By the time he turned eighty-five, the old man was done with marking the day and would have none of it. His granddaughter called herself a “party person” and tried to organize some kind of surprise celebration in spite of his wishes. When he got wind of it, he called the local paper and told them he had died, disguising his voice on the phone and even sending them an obituary he typed up himself.
By ninety-one, there was no more talk of parties, but they would still try to give him gifts––mostly gadgets of one kind and another that he invariably refused. His great-granddaughter gave him a book about Jesus set in extra-large print. He just shook his head, saying “Not a damn one of you knows me at all.”
After that, he stopped speaking to them altogether.
This bitterness was so successful that his centennial, a landmark in any life, passed unnoticed. But the day he turned one-twenty, a young intern from the college came around for an interview. A polite girl, she brought him a gift, a small replica of an old-time highboy bicycle, the very type he had learned to ride in the waning years of the century before last. She placed it on the windowsill where he could see it, got out her notebook and sat down in a little wicker chair across from him.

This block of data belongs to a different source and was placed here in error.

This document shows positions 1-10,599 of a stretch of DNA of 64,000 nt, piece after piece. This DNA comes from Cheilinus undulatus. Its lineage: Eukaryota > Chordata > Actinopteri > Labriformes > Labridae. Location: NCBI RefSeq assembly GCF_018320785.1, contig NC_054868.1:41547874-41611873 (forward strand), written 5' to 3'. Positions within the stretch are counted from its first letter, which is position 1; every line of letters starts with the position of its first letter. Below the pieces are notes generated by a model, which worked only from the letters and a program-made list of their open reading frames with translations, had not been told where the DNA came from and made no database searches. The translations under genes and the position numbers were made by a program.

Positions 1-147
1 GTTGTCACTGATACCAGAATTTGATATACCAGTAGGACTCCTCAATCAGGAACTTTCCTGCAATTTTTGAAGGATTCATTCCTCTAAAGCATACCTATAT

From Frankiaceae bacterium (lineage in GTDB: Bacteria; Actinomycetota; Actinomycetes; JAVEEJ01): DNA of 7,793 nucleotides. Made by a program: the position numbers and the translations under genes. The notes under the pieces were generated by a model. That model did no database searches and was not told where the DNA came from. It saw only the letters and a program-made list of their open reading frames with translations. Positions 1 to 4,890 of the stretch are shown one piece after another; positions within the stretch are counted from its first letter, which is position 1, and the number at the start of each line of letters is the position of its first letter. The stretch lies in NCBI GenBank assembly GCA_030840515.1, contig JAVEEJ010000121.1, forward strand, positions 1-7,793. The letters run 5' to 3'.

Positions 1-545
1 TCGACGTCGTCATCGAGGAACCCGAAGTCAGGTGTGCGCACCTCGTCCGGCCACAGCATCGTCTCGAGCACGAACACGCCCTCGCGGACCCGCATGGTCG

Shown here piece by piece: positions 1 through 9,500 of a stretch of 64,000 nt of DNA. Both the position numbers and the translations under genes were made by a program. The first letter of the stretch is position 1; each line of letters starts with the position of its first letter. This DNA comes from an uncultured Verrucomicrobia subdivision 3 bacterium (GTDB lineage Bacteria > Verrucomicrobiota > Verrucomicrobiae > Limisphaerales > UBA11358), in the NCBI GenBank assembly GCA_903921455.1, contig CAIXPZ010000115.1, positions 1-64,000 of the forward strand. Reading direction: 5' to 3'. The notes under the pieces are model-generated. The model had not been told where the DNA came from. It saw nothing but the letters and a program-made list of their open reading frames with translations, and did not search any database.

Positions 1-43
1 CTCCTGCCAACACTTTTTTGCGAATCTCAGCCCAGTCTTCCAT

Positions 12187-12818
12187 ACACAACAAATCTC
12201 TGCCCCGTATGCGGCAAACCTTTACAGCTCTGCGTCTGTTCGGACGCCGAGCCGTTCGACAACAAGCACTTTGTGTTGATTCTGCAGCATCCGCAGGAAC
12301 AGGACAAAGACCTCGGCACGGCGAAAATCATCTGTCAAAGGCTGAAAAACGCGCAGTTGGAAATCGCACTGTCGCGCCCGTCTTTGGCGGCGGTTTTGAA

“Well, my dear,” he said, staring at the little bicycle, the deep seams around his eyes creased in a smile, “what do you want to know about me?”